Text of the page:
They’re going to screw up. They’re going to let you down. They’re going to do things that you don’t like.
They’re going to say something hurtful in the heat of an argument. They’re going to happen upon a raw nerve. There’s going to be an unfortunate misunderstanding. There will be issues with conflicting loyalties – maybe between you and their family. They’re going to forget something important. There will be times when they aren’t there for you or they make you feel neglected. They’ll get scared and lash out. They’ll do or say things that will make you feel scared and insecure.
They might leave you.
You might leave them.
And even if by some miracle they manage to avoid all those things eventually they’re going to die.
And, y’know what, you’re going to be responsible for a few of these things as well and you’re going to hurt them in your turn.
This isn’t just true of romantic relationships. The same goes for family, friends, neighbours, co-workers – anyone who plays any significant role in your life is going to be in a position to hurt you. And they will.
Whether they mean to or not.
And you must accept it because it is the price you must pay for having those relationships.
Now I’m not suggesting that you should let people walk all over you. Or that you should tolerate people who hurt you maliciously or behave inexcusably.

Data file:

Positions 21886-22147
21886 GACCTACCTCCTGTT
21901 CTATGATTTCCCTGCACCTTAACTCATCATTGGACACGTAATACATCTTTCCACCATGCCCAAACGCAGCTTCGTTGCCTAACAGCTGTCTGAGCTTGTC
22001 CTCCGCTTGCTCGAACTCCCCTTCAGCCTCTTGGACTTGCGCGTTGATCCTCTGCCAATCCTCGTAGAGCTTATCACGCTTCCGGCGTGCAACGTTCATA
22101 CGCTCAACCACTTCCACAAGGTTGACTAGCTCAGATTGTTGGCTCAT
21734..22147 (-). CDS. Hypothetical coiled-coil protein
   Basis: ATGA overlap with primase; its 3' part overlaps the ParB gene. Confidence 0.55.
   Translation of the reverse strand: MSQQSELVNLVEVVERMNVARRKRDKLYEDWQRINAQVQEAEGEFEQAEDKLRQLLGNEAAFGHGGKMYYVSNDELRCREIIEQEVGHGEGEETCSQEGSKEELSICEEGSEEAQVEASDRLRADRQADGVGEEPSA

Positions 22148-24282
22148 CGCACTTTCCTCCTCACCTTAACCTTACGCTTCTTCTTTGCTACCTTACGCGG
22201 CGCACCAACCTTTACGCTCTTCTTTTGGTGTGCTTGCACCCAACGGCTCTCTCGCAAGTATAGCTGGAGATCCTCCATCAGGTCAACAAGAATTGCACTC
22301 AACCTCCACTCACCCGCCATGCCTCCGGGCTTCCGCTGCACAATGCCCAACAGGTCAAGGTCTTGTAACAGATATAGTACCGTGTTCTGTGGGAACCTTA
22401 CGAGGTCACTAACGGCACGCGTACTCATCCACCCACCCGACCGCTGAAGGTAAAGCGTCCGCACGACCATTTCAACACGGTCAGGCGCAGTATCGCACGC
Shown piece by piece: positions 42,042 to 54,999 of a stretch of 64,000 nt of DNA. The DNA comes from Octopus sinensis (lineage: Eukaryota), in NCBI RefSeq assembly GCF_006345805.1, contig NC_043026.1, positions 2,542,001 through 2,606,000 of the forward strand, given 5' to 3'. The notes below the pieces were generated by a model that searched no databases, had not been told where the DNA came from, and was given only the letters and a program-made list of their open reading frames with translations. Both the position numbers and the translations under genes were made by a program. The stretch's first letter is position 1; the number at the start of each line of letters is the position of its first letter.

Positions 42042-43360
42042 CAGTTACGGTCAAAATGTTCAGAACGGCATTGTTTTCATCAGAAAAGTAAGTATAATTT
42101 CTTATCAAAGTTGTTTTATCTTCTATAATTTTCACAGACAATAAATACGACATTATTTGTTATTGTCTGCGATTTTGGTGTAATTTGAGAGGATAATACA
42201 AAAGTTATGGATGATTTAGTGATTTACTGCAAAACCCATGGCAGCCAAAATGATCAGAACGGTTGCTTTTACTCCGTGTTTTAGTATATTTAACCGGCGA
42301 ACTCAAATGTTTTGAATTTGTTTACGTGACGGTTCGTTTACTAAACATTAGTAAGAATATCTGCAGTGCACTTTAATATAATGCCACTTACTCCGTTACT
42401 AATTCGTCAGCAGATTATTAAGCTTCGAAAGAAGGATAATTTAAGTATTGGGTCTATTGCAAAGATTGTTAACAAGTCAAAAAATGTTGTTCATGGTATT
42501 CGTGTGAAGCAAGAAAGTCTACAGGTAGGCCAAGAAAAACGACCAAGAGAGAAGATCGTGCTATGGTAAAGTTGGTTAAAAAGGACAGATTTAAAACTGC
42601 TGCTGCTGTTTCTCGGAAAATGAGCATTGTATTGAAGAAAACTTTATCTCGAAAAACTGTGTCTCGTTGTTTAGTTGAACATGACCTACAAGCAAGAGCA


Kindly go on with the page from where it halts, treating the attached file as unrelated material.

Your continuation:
But emotional pain stems from intimacy.
The things that people say and do hurt us because we care deeply about them, and they for us, and this makes us vulnerable. And so when someone hurts you, you must consider whether the pain and the damage that has been done to your relationship negates all the positive feelings and experiences that led to you becoming close enough to hurt one another in the first place.
Because the pain will pass. Almost always. No matter how much it hurts in the moment, and however much that scares you, it will get better. But in that moment when we’re hurt and scared it’s easy to lose sight of that, and to make decisions – either to end relationships or to avoid new ones – based on our pain and fear.
And as someone wise one said, a life lived in fear is a life half lived. We need to have relationships, we need intimacy, we need to feel connected to other people. Isolation and detachment are, in the long-term, far more painful and damaging than any pain that we can expect to be caused by our caring but fallible loved ones.
So you will forgive people. You will accept that their clumsy humanity is a part and parcel of their love. Or you will find that you can’t forgive them and you will move on. You will take solace in the rest of the people in your life who you have previously managed to forgive until you feel brave enough to forge a new relationship with the attendant risk of new hurt.
But the only way to inure yourself to the pain is to accept that it is an inevitable part of life and of love, to know that you will survive it when it happens, and to decide to be okay with it.
Once you have achieved acceptance you won’t be so afraid; you can put the risk of getting hurt into its proper perspective against how much you stand to gain through loving someone and allowing them to love you in return.
And that’s how you find the courage to fall in love again.